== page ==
1. If I nicely understood, Xtend 2 is a prolongation for Xtext.

    I love Xtext, but for now, I find there is a big drawback : no eclipse plugin can be created for custom DSL processing & code generation (not supported in DWE2 for now).
    I maybe missed something, but I find this unpleasant :(

    If there is a workaround, I'll take it happily and change my mind :)

  2. Cool! :) After all: a template is "just" a function which happens to produce a String (into some Stream, obviously).

    One question, though: does the compiled aspect mean that Xtend2 (and Xbase, ultimately) will not have an interpreter? I've use interpreted Xpand and Xtend several times to be able to do some heavy lifting where performance wasn't really an issue and I'd love to still have that possibility without having to incorporate a generation pipeline (however performant as I'm expecting Xtend2 to be used for that ;)) into my runtime.

  3. @Frédéric :
    Just because an MWE2 file cannot be executed within OSGi currently doesn't mean you can't create a compiler / code generator. There is an explicit hook IBuilderParticipant to do code generation within the incremental project builder of Eclipse.
    Xtend2 is going to be the perfect fit here :-)

    @Meinte : We will focus on the compiler first. An interpreter might come later (Xbase will have an interpreter).

  4. I have only one statement about what you are doing here: "it's exactly what I've dreamed in the last years by working with Xtext, Xpand and Xtend!".


  5. Hi Sven,

    really nice to see the Xpand language to evolve.

    We currently incorporate Xpand in our transformation sequence to transform models at a very high level of abstraction into compilable code. M2M transformations translate the domain specific model into a software model at a very low level of abstraction. M2T transformations transform such models into code (often 1:1). As such, we are using QVTO OCL everywhere (model verifications, M2M), except for the last stage of our transformation sequence where we are unable to use OCL queries (from libraries) in our Xpand templates.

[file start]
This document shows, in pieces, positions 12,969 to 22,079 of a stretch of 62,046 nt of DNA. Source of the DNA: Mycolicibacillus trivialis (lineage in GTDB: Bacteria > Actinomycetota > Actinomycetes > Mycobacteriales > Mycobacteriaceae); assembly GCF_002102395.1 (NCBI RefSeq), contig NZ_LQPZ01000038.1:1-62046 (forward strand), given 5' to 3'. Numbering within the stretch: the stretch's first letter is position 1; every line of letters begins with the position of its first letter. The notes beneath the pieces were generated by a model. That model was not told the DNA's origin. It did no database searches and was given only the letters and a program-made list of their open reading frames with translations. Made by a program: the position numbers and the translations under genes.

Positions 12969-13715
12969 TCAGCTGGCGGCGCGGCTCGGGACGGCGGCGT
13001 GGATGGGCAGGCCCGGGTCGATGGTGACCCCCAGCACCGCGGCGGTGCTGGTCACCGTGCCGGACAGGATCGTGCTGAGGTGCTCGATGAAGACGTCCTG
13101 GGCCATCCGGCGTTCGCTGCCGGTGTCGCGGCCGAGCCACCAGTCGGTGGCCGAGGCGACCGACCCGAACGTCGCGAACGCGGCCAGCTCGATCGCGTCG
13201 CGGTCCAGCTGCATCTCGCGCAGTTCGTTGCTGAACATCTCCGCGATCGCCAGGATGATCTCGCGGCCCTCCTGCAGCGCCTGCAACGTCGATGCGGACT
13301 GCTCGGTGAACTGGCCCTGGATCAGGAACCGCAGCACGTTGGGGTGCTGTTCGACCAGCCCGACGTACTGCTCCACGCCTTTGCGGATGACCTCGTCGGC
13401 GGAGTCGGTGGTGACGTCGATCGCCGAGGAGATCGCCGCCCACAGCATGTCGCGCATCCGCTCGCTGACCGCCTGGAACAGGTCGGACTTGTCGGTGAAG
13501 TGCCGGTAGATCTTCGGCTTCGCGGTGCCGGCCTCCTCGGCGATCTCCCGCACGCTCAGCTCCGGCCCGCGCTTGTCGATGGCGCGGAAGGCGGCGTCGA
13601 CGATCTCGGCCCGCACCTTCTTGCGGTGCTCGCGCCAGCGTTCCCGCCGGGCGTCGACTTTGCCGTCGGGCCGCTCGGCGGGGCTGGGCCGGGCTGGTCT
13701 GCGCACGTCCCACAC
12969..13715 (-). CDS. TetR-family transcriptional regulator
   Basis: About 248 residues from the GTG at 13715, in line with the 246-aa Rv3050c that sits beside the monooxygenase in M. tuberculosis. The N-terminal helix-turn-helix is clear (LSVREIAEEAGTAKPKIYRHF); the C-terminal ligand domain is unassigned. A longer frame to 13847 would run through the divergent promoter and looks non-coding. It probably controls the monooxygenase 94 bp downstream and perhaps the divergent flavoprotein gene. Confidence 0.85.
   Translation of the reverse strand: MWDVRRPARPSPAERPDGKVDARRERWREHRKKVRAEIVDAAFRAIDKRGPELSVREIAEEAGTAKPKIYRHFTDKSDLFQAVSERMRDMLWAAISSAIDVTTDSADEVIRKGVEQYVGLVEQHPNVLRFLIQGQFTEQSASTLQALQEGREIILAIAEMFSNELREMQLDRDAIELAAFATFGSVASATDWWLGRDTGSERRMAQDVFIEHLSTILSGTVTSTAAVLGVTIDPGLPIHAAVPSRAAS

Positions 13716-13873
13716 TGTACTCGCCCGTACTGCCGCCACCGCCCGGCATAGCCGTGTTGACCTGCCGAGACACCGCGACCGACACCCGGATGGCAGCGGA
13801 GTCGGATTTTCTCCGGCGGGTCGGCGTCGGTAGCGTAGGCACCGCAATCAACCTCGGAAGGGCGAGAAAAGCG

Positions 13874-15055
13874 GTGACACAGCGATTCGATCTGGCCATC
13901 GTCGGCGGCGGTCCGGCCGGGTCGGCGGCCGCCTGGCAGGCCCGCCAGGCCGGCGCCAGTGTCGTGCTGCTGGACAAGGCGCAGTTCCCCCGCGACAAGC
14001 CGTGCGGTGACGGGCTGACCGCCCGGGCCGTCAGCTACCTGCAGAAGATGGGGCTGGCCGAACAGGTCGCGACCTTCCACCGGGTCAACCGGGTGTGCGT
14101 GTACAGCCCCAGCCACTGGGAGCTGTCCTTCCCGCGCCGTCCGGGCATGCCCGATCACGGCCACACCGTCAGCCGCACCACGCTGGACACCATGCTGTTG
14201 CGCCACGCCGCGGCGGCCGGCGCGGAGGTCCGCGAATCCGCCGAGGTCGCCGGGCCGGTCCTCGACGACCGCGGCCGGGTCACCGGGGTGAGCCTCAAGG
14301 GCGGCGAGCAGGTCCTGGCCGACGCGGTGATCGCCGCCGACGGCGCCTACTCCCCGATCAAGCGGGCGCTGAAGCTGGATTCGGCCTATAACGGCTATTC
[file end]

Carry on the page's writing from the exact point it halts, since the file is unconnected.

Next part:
This is very inconvenient for us as we need to duplicate the queries shared between transformations (e.g. model interfacing between M2M and M2T).

    So for us it would be an important requirement for the language to allow invoking QVTO OCL queries within our templates.

    Furthermore, we agree with Meinte as he says the templates are just there to create a string stream. The workflow (transformation sequence) should direct each string stream to the other units (possibly files). Separation of concerns ...

    So make us really happy ... ;-)

  6. @Niels:
    Xtend2 is tightly bound to the Java type system.
    So you have to have a Java facade in order to invoke OCL.

  7. I try to doing 15 minutes -extended from xtext documentation.
    My grammar is Domainmodel.xtext above:
    grammar org.example.domainmodel.Domainmodel with

    generate domainmodel ""

    (elements += AbstractElement)*

    'package' name = QualifiedName '{'
    (elements += AbstractElement)*

    PackageDeclaration | Type | Import

    ID ('.' ID)*

    'import' importedNamespace = QualifiedNameWithWildcard

    QualifiedName '.*'?

    DataType | Entity

    'datatype' name=ID

    'entity' name = ID
    ('extends' superType = [Entity | QualifiedName])?
    (features += Feature)*

    (many ?= 'many')? name = ID ':' type = [Type | QualifiedName]
    DomainmodelGenerator.xtend file below but ı take an error these lines.Error:Couldn't resolve reference to JvmType 'org.eclipse.xtext.example.domainmodel.Entity'.If you are help me ,ı am very happy.I think, add package org.exlipse.xtext.xtend2.lip but ı dont found this package
    import org.eclipse.xtext.example.domainmodel.Feature
    package org.eclipse.xtext.example.generator

    import org.eclipse.emf.ecore.resource.Resource
    import org.eclipse.xtext.generator.IGenerator
    import org.eclipse.xtext.generator.IFileSystemAccess
    import org.eclipse.xtext.example.domainmodel.Entity
    import org.eclipse.xtext.example.domainmodel.Feature
    import org.eclipse.xtext.naming.IQualifiedNameProvider


    class DomainmodelGenerator implements IGenerator {

    @Inject extension IQualifiedNameProvider

    override void doGenerate(Resource resource, IFileSystemAccess fsa) {
    for(e: resource.allContents.toIterable.filter(typeof(Entity))) {
    e.fullyQualifiedName.toString("/") + ".java",

    def compile(Entity e) '''
    «IF e.eContainer != null»
    package «e.eContainer.fullyQualifiedName»;

    public class «» «IF e.superType != null
    »extends «e.superType.fullyQualifiedName» «ENDIF»{
    «FOR f:e.features»

    def compile(Feature f) '''
    private «f.type.fullyQualifiedName» «»;

    public «f.type.fullyQualifiedName» get«»() {
    return «»;

    public void set«»(«f.type.fullyQualifiedName» «») {
    this.«» = «»;

    1. You need to run the egenrator on the *.xtext file (right click, run as->)